One of the few bright spots in the economy over the past several months is that consumer discretionary spending continued to remain robust, despite the fact that high inflation has largely meant that people cannot really afford their spending. This is evidenced by the fact that credit card balances are at nearly $1 trillion and personal savings balances have dropped substantially over the past two years. Basically, the only conclusion that can be drawn from this is that American consumers will keep spending beyond their means until the minimum required payments on their credit cards force them to cut back. That may be good for consumer discretionary stocks and those companies that profit from consumer discretionary spending, but it is hardly good for the long-term health and vitality of the economy.
However, there may be a near-term event that will substantially reduce the level of consumer spending. This is the resumption of student loan payments.
As with many things affecting our economy today, the pending discretionary spending impact from student loans has its roots in the COVID-19 pandemic and the government’s unprecedented reaction to it. Back in March 2020, then-U.S. President Donald Trump ordered that student loan payments be paused in order to help people manage the adverse impacts that the lockdowns had on the budgets of many households. This increased the spending power of many people since they no longer had to make student loan payments that averaged $393 per month. In effect, this had the same effect as if the government gave $393 each month to every person in the nation with a student loan or nearly $800 per college-educated couple with student loans. This money could be spent on other things, which many people opted to do rather than save it.
While this was originally intended as a temporary measure to help people weather the lockdowns and the spike in unemployment that accompanied them, it wound up being a permanent fixture of the nation. This is because both the Trump and the Biden Administrations kept extending this pause, despite the fact that the pandemic “emergency” officially ended a few months ago (and most states ended their own emergency declarations back in 2021). Likely due to the fact that this payment pause has been going on, American households have generally reacted as though the increase in discretionary income due to not having to make student loan payments was permanent. As we just saw, this increase in discretionary income is easily enough to finance a relatively cheap three-day vacation or a new Apple (AAPL) iPhone every few months.
The Blow To Consumer Spending
As part of the debt ceiling deal that was passed a few weeks ago, Congress explicitly forbade the Biden Administration from extending the student loan payment pause. As such, student loans will begin accruing interest on September 1, 2023. However, most borrowers will not need to actually make payments until October.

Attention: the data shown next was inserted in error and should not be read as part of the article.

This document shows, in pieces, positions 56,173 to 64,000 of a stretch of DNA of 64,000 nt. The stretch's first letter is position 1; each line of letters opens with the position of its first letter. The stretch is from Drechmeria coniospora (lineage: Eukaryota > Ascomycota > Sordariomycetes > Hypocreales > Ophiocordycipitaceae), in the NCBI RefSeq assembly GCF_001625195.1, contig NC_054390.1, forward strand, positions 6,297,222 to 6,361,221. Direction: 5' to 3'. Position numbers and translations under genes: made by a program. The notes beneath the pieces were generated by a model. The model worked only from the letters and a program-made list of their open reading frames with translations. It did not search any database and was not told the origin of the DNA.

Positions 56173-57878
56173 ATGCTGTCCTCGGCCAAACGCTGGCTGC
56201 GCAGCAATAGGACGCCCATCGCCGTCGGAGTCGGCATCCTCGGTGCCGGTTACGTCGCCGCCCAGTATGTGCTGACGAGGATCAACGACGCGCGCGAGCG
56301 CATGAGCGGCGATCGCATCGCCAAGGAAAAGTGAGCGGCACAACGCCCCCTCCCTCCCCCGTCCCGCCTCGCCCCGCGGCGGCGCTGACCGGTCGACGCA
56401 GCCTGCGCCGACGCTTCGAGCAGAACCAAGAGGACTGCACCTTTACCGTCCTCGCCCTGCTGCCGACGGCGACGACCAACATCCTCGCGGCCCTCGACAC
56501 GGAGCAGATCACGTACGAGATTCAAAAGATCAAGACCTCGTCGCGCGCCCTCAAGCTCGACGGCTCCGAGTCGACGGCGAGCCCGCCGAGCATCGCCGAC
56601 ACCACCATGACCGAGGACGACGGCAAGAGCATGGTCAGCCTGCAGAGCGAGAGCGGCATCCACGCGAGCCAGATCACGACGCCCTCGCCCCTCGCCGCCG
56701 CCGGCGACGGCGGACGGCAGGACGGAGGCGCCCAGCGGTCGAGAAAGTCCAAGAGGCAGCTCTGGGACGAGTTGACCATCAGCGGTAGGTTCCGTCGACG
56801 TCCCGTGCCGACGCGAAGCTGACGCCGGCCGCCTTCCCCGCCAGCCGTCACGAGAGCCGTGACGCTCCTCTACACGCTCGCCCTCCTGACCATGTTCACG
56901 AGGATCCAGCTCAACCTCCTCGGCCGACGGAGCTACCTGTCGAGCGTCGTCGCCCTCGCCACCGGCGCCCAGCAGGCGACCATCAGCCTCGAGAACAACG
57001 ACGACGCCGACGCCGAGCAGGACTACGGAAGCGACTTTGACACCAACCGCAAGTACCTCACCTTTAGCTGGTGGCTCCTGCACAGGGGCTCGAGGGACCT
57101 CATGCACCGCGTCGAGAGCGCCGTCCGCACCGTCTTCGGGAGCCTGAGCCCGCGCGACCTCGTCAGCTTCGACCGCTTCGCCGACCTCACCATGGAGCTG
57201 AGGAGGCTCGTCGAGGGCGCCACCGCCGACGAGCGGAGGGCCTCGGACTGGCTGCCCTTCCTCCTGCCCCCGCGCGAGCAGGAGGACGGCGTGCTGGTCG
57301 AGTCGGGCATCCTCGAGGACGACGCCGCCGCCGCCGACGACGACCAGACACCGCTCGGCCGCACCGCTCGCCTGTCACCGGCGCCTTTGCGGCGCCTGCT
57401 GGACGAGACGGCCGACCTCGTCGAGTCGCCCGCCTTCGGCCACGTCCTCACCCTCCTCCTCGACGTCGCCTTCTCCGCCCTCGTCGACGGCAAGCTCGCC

Naturally, once these required payments resume, it will have exactly the opposite impact as the pause had on consumer discretionary spending. A person with an outstanding student loan will see their discretionary income decline once payments are required to be made in October. After all, a borrower will no longer be able to spend the approximately $393 per month that they were previously able to as this money will now have to go to making student loan payments. When we consider that most of these people almost certainly cannot afford to maintain their current spending levels and still make those payments, it seems likely that the businesses at which consumers spent this money will see a revenue decline.
Now, the real question is how big of an impact this will have on the economy as a whole. After all, in a nation of 330 million-odd people, a few people reducing their spending by ~$400/mo. does not have a noticeable impact. However, in this case, it will, due to the sheer number of people that have outstanding student loans.
On Friday, Barclays predicted that the restart of student loan payments will reduce consumer discretionary spending by $15.8 billion per month or approximately $190 billion per year. That is about 8% of total consumer discretionary spending nationwide. Clearly, then, this is a problem that investors do not want to ignore.
The big question then is which companies will be most affected by this? Obviously, the utilities and telecommunications sectors are unlikely to be affected. The products and services provided by those sectors are considered to be necessities by most people, and it is unlikely that anyone will allow their electricity to be cut off in order to pay their student loans. They will cut back spending on luxuries far before they cut back on electricity and the Internet. Likewise, fossil fuel companies are unlikely to be much affected. While it is possible that people will cut back on driving due to the reduction in discretionary income, this is not going to be a large enough impact to affect the energy industry.
The big losers here will be any company that is heavily reliant on consumer discretionary spending. This includes apparel companies, hospitality companies, restaurants, and similar companies. We will probably also see companies like Apple have a headwind to revenue, but I doubt that it will be as affected as the other companies listed due to the necessary status that many people place on their smartphones. It is certainly possible that people will be less included to purchase iWatches and similar products though as they are little more than niche gadgets. We might also see a decline in the number of people upgrading their phones every two years.
Disclosure: I have no positions in any company mentioned in this article and no plans to acquire any within the next 72 hours.